Gonatus madokai was described by Kubodera and Okutani (1977) based on a large holotype (329 mm ML) and two juvenile paratypes (72 mm DML) with three additional specimens (40-63 mm ML) collected from the subarctic waters of the northwestern North Pacific.
Morphological changes with growth of this species were well described (Kubodera and Okutani 1977). G. madokai is one of a few gonatids that can be identified almost throughout its life.
A Gonatus with ...
- pronouncedly long arms (ca. 90% of ML), long tail (ca. 20% of ML) and soft body.
- large fins (FL>1/2ML), sagittate with round sides (FW=83% of FL).
- tentacle club with a central large hook, a middle-sized hook distal to the central hook and five small hooks in a line proximal to the central hook.
- Arms long and thick, but not so muscular.
- Arm III longest (90%ML), arm I shortest (4/5 of arm III).
- Arms III and IV with thin membranous aboral keels along entire lengths.
- Number of hooks and suckers on arm III 46-47 and 52, respectively.
- Club with 5 small hooks in series proximal to large central hook.
- Club with medium-sized hook distal to large central hook.
- Club suckers of dorsal- and ventral marginal zones merge proximally.
- Head almost squarish in shape, slightly narrower than the mantle opening.
- Funnel cartilage lanceolate in shape, nuchal cartilage rectangular with three grooves.
- Dorsal funnel organ inverted V-shaped, ventral ones oval in shape.
- Beaks. Information on the beaks of G. madokai can be found here.
- Radula composed of 5 rows of teeth.
- Fins and tail
- Fins large sagittate, fin length > 1/2 ML, fin width about 4/5 FL.
- Tail long gelatinous, about 22% of ML.
- Photophores absent.
Figure. Juvenile G. madokai (Paratype#1: 72mm ML). A - Ventral view. B - Oral view of right tentacular club. C - Oral view of dactylus sucker. D - Oral view of medial sucker proximal to the central hook. E - Side view of arm III hook. F - Oral view of arm III sucker. G - Oral view of arm IV sucker, medial series. H - Oral view of arm IV sucker, marginal series. Drawings from Kubodera and Okutani (1977).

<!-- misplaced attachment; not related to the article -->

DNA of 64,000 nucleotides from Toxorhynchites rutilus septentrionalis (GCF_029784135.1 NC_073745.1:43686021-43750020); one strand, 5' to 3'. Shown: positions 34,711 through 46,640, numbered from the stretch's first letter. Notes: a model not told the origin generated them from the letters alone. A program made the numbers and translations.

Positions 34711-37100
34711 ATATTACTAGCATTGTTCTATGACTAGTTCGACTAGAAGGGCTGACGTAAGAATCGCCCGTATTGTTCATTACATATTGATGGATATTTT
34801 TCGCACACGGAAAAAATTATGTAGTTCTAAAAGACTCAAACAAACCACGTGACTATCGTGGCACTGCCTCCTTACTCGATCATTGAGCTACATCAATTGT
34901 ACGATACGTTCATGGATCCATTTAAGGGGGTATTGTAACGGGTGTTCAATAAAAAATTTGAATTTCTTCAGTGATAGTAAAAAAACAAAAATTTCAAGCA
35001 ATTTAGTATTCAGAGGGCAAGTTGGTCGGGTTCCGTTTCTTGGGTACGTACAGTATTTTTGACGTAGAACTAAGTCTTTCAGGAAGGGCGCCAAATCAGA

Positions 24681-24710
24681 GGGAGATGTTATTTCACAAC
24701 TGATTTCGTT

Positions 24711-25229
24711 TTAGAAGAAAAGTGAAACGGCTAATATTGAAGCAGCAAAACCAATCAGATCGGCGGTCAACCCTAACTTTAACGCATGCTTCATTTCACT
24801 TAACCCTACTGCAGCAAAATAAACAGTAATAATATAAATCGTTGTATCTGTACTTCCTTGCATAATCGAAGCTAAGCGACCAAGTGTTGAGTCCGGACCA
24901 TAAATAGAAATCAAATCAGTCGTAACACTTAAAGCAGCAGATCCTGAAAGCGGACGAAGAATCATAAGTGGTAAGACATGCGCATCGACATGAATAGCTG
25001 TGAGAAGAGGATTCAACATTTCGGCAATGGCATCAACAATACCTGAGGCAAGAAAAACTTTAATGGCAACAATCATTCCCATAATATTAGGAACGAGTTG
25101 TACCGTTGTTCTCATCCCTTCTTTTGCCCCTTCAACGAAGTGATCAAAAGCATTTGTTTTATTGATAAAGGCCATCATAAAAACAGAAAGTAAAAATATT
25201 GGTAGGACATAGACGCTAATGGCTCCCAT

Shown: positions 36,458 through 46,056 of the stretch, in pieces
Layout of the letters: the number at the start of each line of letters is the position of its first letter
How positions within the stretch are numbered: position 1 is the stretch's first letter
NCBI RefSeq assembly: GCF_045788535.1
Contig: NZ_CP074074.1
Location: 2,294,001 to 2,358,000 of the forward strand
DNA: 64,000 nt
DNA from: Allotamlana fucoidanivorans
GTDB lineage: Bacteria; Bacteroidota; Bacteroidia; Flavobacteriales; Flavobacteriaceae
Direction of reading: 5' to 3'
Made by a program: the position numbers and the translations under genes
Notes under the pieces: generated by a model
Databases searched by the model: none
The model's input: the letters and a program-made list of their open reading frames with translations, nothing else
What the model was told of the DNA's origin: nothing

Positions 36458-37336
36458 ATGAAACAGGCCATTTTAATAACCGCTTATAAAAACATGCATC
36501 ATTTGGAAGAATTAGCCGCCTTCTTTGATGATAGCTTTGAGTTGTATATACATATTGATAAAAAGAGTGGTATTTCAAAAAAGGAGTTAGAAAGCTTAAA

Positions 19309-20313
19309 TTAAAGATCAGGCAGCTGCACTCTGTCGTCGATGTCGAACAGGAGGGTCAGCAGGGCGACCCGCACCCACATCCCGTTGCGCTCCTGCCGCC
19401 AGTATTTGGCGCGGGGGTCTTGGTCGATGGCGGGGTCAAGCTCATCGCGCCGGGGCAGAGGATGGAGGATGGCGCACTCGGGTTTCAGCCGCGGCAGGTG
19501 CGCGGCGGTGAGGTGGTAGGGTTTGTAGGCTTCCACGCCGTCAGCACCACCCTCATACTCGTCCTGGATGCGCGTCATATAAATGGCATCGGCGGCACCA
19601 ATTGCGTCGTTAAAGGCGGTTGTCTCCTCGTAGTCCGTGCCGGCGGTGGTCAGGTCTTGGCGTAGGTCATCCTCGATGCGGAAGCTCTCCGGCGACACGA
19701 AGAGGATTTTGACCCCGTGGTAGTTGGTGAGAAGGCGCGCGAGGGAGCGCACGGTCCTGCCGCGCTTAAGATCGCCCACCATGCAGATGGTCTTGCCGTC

G. madokai is widely distributed in the subarctic Pacific, and it is especially abundant in the deeper layers of the Okhotsk Sea (Nesis 1997).
Habitat and Ecology
Life History and Behavior
Morphological changes with growth of G. madokai were reported by Kubodera and Okutani (1977). Paralarvae and juveniles of G. madokai ranging 8-72mm ML may be identified by having a swollen bell-shaped mantle, trapezoidal head, which is constricted at the base of the arms making eyes protuded in smaller specimens, and slender long arms and tentacles.
Figure. Morphological changes with growth of Gonatus madokai. A: ventral view of a 11mm ML, B: tentacle of A, C: ventral view of a 22mm ML, D: tentacle of C, E: ventral view of 40mm ML, F: tentacle of E. Drawings from Kubodera and Okutani (1977)
Paralarvae can be identified by the dorsal-head chromatophore pattern which is Type I (three tear-shaped chromatophores on each side.); the mantle has 18 dorsal and 28 ventral chromatophores (Jorgensen, 2006).
Molecular Biology and Genetics
Barcode data: Gonatus madokai
Below is a sequence of the barcode region Cytochrome oxidase subunit 1 (COI or COX1) from a member of the species.
See the BOLD taxonomy browser for more complete information about this specimen and other sequences.
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Download FASTA File
Statistics of barcoding coverage: Gonatus madokai
Public Records: 3
Specimens with Barcodes: 3
Species With Barcodes: 1
IUCN Red List Assessment
Red List Category
Red List Criteria
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